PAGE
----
Resilient

The Thinker by Rodin

Business travel has its ups and downs. The location may change but the script does not change much. In my case, I spend my days in meeting rooms. My lunches and evenings are spent hanging out with the same people with whom I am meeting. Not surprisingly over time, I learn much more about the people I am traveling with than I expected. Familiarity and much conversation yield intimate insights into someone you would never otherwise have. Perhaps the mere fact that we see each other so rarely yields a safe space where we feel freer to disclose intimate facts about ourselves.

Because I have not done a great job of it, I tend to admire people who overcome great adversity. Hearing how they surmounted their problems puts my own personal challenges in perspective. I have occasionally written an intimate entry or two about other people’s personal hells that I have stumbled across during my life’s journey. This story involves a woman with two daughters. Her husband was an alcoholic, deeply depressed and very suicidal. As you might expect his behavior was deeply toxic. Her two daughters were deeply affected by their father’s behaviors. I was not surprised to learn that as a result both her girls developed suicidal feelings too. The job of straightening out this situation fell squarely on her lap because no one else would deal with it.

As a result, she and her husband are now separated, likely forever. Her husband as well as her daughters are now in a much better space. Her husband is no longer suicidal but because his behavior was so toxic, she will not allow him to live with the girls again. Both girls have been in therapy. They are currently enmeshed in their chaotic and hormone laden teenage years. However, they both still have suicidal impulses from time to time. To cope she has spent years working part time to make sure she was around for her daughters when she was needed. Much of her free time is involved not just in making sure they successfully navigate through middle and high schools, but tending to their complex physical, emotional and mental needs. In short, she is a mother in the best sense of the world dealing adroitly with a complex situation for which she had no training.

I can relate. Mental health issues are out of the closet these days. I have had to deal with mental health issues in my family too, and I was often clueless about what to do in these circumstances too. I felt like I was probably the least capable person on the planet to deal with them. Fortunately, no one in my family has ever seriously considered suicide, let alone tried to act on them. This was fortunate for all of us because dealing with their issues I found extremely challenging. The effort largely consumed me. I was barely keeping up with their issues as they came forward.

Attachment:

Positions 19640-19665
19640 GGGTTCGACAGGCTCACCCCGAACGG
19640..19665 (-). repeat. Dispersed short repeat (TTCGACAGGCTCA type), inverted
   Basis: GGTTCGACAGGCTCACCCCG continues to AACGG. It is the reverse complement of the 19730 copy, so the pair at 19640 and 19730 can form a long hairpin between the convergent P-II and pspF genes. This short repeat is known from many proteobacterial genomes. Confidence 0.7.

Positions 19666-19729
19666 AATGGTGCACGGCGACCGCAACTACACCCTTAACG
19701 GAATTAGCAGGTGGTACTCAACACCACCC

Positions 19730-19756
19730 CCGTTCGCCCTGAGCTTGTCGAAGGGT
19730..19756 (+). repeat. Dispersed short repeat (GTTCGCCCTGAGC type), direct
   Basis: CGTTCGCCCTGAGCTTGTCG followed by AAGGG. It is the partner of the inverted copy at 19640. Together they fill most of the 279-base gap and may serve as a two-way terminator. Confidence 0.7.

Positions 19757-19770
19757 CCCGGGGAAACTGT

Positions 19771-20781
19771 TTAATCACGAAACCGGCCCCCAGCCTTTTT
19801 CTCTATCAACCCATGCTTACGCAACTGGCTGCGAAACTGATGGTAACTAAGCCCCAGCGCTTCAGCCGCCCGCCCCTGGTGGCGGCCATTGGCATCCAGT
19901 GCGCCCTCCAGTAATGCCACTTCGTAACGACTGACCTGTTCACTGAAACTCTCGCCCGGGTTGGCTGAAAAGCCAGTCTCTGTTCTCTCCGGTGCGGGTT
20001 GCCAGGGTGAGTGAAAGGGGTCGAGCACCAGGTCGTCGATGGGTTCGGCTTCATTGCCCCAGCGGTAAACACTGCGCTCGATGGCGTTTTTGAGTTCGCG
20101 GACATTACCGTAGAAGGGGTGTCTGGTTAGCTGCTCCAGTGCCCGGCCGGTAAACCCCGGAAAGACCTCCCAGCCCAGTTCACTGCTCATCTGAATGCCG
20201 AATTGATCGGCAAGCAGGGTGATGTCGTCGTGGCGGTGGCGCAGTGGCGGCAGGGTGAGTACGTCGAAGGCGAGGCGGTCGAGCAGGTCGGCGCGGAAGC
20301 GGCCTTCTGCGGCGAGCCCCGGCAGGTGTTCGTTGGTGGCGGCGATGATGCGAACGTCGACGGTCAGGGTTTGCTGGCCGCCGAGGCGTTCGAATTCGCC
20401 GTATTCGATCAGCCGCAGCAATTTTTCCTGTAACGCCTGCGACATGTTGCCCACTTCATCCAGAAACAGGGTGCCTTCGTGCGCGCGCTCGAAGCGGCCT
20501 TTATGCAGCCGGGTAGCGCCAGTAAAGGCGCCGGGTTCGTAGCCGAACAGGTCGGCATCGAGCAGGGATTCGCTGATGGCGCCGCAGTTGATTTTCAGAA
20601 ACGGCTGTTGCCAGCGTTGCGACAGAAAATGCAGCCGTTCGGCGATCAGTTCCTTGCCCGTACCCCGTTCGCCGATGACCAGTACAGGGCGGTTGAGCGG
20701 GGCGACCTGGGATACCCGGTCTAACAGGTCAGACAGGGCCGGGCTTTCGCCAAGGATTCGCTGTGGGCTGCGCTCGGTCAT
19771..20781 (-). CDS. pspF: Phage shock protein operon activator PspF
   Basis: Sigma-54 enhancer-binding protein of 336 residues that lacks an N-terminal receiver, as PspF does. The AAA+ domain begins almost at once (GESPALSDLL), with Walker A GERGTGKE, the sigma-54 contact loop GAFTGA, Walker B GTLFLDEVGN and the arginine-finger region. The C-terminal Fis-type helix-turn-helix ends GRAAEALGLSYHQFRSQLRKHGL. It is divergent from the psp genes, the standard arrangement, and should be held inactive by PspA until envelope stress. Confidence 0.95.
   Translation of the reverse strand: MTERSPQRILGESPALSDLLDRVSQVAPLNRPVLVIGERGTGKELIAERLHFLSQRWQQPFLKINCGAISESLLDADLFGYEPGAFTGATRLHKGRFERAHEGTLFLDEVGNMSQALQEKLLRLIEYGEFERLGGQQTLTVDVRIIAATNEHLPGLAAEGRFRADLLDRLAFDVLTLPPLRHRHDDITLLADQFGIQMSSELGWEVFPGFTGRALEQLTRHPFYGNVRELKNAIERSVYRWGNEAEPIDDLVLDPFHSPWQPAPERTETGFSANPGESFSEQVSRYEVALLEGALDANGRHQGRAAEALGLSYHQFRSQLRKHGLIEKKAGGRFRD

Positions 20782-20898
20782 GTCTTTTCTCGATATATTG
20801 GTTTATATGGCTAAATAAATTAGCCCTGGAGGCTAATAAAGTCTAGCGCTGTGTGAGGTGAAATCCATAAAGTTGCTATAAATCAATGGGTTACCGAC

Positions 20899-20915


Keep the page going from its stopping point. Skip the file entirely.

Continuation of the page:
Perhaps, like this woman, had my family had suicidal issues I too would have risen to the occasion. I like to think so. The reality for me was that hanging in there during challenging years exacted a heavy personal toll. At one point, I became depressed too. I had many days when I felt like I could just not deal with it for yet another day. Thoughts of escape became omnipresent. It no longer sounded so bad to be married to a Stepford wife. Humans tend to be such complex and multifaceted creatures. Moreover, each person that I knew intimately seemed to be a Pandora’s box of complex problems. I coped with by projecting a calm demeanor and a lot of bravado. On the inside, I was eaten up by these problems. Underlying it all was a heaping dose of guilt. I had promised in my marriage vows to support my wife. As a father, I was legally and morally bound to care for my daughter too.

The reality is that those with mental illnesses rarely recover completely. Fortunately, my family and I are in a better mental and emotional state now. I take some pride in hanging in there for them when they needed me. I hope my doggedness resulted in their recoveries. Seeing your intimates in a better space becomes the only reward. No one comes by to award medals for personal valor or to place a gold star on your forehead.

Therefore, I coped, as did the woman with whom I am traveling. There is one crucial difference between us though. She is resilient. While I hung in there because I had to, my life flirted with mental and physical exhaustion. She hung in there too but like a thoroughbred, she seems not quite so winded or exhausted by her experiences as I was by mine. And this makes me wonder where this inner strength comes from. It also makes me one of her secret admirers.

If you have seen pictures of the Dalia Lama, the spiritual head of Buddhism, you can get some idea of what it is like to see someone wholly at peace with themselves. The cares and concerns of the world buffet them too. Yet, the Dalia Lama is filled with a sense of peace, happiness and inner serenity that is unmistakable. The same is true with this woman. Her fundamental nature has not changed. She radiates an inner contentment and a serene joy in simply being alive. Life has both changed her yet somehow left her fundamentally the same. She exudes serenity, an inner personal happiness and a joy of living that is intoxicating. Being around her you cannot help but feel in the presence of a wholly positive spirit. Her smiles are genuinely beatific.

I wonder about the wellspring for this uncorrupted joy of life. Wherever it comes from, I need to drink from that well.

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